MOVIE REVIEW: Happy Feet Two
Starring Robin Williams, Elijah Wood and Sofia Vergara
George Miller, the renowned Australian filmmaker known for launching Mel Gibson’s acting career with the volatile and exciting Mad Max Trilogy, is a director obsessed with the way families evolve within extreme natural landscapes. The danger and mystery of these locations shapes the foreground drama, putting an emphasis on the way human interaction and nature organically overlap.
This motif comes to an apex in Miller’s brilliant 2006 animated film Happy Feet, a nuanced, elegant, and classic tale of an Emperor Penguin named Mumble who tap dances his way to salvation. Some five years after Happy Feet’s release, the film still inspires impassioned defenses by its legion of supporters and just as much spite from its detractors, critics who blindly focus on the film’s patented postmodern mash-ups of pop songs as some kind of cultural Armageddon instead of its blinding and rare sincerity.
These same issues have been raised during the release of Happy Feet Two, and the critical response has been almost universally negative, sometimes fundamentally so. While I completely understand why some critics mistake the film’s shaggy dog qualities for faults, they are ignoring the fact that this sequel demands to be considered separately from it’s predecessor. The first hour of Happy Feet Two, which establishes the now grown Mumble (voiced by Elijah Wood), his wife Gloria (Pink), and their young son Eric as an integral part of the revamped penguin community, is a messy collection of seemingly unconnected scenes and dance numbers. Nothing really adds up in these moments, and they all seam to drift on by like one of the gigantic ice flows in the film. But there's a method to Miller's seemingly mad directorial approach.
Happy Feet melded genres (Action, Romance, Comedy, Adventure) seamlessly without ever effecting it’s humble and sincere core, yet Happy Feet 2 is consistently disjointed, jumping from Mumble’s conflict of purpose with his son to a side-story involving two rambling Krill (voiced by Brad Pitt and Matt Damon). Through these two seemingly divergent stories, Miller completely devotes his film to the interpersonal connections between family, friends, and community members, something that comes to a head in the film’s stunning final dance number to Queen’s “Under Pressure.” All of the small moments that at first felt disconnected finally come together during this truly great sequence.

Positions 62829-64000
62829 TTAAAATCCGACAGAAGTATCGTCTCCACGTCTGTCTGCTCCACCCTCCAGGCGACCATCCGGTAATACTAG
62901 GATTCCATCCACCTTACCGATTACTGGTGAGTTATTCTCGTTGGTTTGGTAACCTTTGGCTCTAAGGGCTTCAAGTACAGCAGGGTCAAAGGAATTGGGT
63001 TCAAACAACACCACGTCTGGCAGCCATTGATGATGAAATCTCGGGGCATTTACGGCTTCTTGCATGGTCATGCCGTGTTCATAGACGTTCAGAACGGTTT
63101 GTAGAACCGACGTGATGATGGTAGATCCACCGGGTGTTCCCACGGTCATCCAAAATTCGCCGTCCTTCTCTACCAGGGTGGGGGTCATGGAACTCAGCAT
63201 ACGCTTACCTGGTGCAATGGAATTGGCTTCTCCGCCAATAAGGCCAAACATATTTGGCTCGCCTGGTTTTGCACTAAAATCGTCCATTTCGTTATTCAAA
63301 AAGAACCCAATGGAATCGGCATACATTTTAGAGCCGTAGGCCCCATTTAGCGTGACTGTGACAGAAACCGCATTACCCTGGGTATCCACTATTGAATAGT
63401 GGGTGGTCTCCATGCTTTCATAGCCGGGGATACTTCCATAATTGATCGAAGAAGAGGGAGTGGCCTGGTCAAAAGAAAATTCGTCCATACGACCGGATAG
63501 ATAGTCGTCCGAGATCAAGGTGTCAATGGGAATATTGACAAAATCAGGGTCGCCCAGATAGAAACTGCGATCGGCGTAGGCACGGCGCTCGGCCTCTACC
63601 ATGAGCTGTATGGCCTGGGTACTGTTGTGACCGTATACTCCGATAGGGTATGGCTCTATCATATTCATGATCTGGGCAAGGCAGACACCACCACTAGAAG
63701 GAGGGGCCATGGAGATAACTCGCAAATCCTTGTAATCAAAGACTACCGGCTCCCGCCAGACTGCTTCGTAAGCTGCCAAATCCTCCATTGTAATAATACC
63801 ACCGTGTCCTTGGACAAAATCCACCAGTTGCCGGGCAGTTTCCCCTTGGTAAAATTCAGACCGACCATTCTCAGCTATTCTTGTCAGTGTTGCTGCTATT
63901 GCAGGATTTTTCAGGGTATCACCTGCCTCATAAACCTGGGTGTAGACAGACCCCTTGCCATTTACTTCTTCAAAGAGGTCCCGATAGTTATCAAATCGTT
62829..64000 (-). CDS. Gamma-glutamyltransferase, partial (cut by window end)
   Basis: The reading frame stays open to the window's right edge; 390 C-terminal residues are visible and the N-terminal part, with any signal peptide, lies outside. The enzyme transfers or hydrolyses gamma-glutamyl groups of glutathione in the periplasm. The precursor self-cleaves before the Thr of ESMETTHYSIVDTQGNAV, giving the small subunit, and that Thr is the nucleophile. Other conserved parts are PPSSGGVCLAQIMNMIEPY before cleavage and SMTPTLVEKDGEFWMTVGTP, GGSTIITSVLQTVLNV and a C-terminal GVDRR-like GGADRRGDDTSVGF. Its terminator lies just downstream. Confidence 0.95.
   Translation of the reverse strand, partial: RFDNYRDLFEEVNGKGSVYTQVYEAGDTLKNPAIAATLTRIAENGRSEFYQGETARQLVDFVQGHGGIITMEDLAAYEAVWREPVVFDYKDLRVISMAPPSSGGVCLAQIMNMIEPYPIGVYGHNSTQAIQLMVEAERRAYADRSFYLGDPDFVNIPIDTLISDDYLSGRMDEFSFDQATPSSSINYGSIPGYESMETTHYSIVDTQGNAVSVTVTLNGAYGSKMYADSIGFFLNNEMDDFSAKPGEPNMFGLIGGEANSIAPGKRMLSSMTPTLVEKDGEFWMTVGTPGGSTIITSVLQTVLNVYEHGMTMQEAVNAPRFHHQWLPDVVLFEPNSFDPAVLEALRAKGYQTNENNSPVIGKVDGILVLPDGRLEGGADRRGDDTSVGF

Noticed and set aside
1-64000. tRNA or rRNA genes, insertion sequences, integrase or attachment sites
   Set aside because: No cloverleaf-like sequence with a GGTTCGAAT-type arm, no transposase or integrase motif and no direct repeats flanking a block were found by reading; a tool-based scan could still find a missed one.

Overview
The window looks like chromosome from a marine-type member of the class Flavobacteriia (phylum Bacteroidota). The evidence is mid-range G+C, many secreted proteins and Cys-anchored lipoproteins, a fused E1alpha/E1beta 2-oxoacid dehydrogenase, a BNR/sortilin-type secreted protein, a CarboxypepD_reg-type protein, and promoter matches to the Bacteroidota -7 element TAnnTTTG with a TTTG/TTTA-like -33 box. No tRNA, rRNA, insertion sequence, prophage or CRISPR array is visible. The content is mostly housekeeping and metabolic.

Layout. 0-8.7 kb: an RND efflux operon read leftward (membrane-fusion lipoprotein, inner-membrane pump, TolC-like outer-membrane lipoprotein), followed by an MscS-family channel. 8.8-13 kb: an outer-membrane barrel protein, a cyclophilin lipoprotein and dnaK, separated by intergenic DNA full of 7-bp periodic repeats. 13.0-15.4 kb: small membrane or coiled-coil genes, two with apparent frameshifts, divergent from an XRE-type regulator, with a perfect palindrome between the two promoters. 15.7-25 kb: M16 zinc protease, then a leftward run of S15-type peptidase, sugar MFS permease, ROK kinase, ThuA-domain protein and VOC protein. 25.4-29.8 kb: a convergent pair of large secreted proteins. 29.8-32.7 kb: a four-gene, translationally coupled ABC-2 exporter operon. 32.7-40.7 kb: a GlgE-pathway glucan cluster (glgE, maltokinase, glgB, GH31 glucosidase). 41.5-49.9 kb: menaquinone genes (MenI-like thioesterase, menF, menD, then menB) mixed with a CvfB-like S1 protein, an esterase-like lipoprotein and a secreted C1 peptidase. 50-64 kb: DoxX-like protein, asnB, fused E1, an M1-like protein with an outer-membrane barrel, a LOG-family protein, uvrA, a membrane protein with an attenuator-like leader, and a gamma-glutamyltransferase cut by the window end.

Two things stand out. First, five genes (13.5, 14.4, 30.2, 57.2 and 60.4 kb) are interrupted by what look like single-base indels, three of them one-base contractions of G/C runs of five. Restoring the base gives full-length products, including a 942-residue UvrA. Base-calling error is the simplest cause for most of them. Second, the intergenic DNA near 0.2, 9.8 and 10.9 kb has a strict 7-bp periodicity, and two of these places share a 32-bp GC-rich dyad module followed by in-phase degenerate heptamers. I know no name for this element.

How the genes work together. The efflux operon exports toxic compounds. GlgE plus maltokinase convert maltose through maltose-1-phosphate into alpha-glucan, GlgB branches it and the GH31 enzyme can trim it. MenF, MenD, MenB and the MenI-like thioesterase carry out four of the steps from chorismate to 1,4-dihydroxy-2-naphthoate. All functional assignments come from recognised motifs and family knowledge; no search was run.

So Happy Feet Two is one of those rare films that gets stronger as it progresses, gaining traction on the individual character moments that at first seem random but quickly add up to something more. During the climax, which finds Mumble, Eric, and a band of powerful elephant seals using the vibrations of dance to help save the hoards of penguins trapped in a sinking void, Miller once again establishes a striking sense of harmony, both in nature and community. Miller may let his characters simply hang out together for extended amounts of time (there’s an unforgivable extended dance sequence involving a poseur Puffin named Sven), but there's always a purpose behind his manic editing structure. Also, the pristine cinematography is always ready to wow the viewer, suggesting through a wonderful clarity that every ice-crystal and and drop of water is a universe all its own. Despite its many flaws, Happy Feet Two is never less than intoxicating.